Research using iPS cells is a rapidly advancing field, yet many technical challenges remain. Scientists are still figuring out how to better control what cell types iPS cells become and ensure the process is safe.

One of these technical challenges is overcoming “epigenetic memory,” where the iPS cells retain traces of the cell type they once were.

Epigenetic Memory and How It Can Impair the Use of iPS Cells

To understand “epigenetic memory,” let’s first talk about epigenetics. Our DNA carries sequences of instructions known as genes. When various factors influence gene activity (turning them on or off) without changing the DNA sequence itself, this is known as epigenetics—literally meaning “above genetics.”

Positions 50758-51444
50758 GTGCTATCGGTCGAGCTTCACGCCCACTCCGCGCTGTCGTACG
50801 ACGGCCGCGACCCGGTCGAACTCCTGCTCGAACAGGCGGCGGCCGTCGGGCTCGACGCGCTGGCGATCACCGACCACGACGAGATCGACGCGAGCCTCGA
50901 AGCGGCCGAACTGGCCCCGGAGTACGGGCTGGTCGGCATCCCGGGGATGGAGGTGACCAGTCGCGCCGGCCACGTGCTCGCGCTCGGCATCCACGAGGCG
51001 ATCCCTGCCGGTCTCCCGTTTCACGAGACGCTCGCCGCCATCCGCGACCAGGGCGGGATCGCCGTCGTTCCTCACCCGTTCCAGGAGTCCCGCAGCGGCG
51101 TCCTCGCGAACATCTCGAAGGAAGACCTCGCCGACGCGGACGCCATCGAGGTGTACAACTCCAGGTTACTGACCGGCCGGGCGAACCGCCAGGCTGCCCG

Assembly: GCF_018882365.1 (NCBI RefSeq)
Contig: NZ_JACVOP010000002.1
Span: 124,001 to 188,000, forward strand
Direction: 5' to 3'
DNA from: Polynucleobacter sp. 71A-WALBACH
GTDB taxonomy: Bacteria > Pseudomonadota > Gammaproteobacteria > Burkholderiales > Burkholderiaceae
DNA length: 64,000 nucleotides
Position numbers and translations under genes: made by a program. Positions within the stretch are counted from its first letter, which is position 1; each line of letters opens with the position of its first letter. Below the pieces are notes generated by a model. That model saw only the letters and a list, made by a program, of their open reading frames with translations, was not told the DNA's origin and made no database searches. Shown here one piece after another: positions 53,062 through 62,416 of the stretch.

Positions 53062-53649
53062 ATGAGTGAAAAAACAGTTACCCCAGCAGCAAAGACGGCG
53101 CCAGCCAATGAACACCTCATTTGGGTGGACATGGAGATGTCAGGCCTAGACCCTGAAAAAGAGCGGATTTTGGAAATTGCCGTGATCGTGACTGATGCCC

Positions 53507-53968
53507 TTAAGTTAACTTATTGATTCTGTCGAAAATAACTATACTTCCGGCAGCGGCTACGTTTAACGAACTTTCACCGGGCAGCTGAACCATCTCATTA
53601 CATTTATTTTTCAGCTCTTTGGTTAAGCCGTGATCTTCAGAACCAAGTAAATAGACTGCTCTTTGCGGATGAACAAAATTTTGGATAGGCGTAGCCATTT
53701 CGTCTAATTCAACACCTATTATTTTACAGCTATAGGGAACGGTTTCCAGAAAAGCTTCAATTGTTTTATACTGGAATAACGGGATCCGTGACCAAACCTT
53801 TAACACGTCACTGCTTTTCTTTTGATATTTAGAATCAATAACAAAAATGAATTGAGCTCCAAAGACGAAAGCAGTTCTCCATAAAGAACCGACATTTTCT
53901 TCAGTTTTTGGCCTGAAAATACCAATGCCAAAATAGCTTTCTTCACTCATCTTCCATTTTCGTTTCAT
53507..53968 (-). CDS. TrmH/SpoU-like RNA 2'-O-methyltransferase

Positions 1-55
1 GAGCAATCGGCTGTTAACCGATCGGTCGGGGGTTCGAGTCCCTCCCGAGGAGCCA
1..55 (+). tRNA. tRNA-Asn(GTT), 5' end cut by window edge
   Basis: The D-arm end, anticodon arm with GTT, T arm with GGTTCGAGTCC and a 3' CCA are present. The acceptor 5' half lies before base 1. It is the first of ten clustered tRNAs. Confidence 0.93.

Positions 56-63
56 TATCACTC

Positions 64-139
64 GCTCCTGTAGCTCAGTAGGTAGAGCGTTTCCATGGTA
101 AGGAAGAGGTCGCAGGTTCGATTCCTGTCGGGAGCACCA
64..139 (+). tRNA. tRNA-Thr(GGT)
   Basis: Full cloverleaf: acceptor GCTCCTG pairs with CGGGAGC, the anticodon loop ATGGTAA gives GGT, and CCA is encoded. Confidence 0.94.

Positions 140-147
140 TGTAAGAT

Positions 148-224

A cell’s epigenome is a collective term to describe all the epigenetic modifications in a cell. Each of our cells contains the same DNA, but the epigenome controls which genes are turned on or off, and this determines whether it becomes a heart cell, a kidney cell, a liver cell, or any other cell type.

You can think of DNA as a cookbook and the epigenome as a set of bookmarks. The bookmarks don’t alter the recipes, but they direct which ones are used.

Similarly, epigenetic marks guide cells to interpret the genetic code without changing it.

When we reprogram a mature cell into an iPS cell, we want to erase all its “bookmarks.” However, this doesn’t always work completely. When some bookmarks remain, this “epigenetic memory” can influence the behavior of the iPS cells.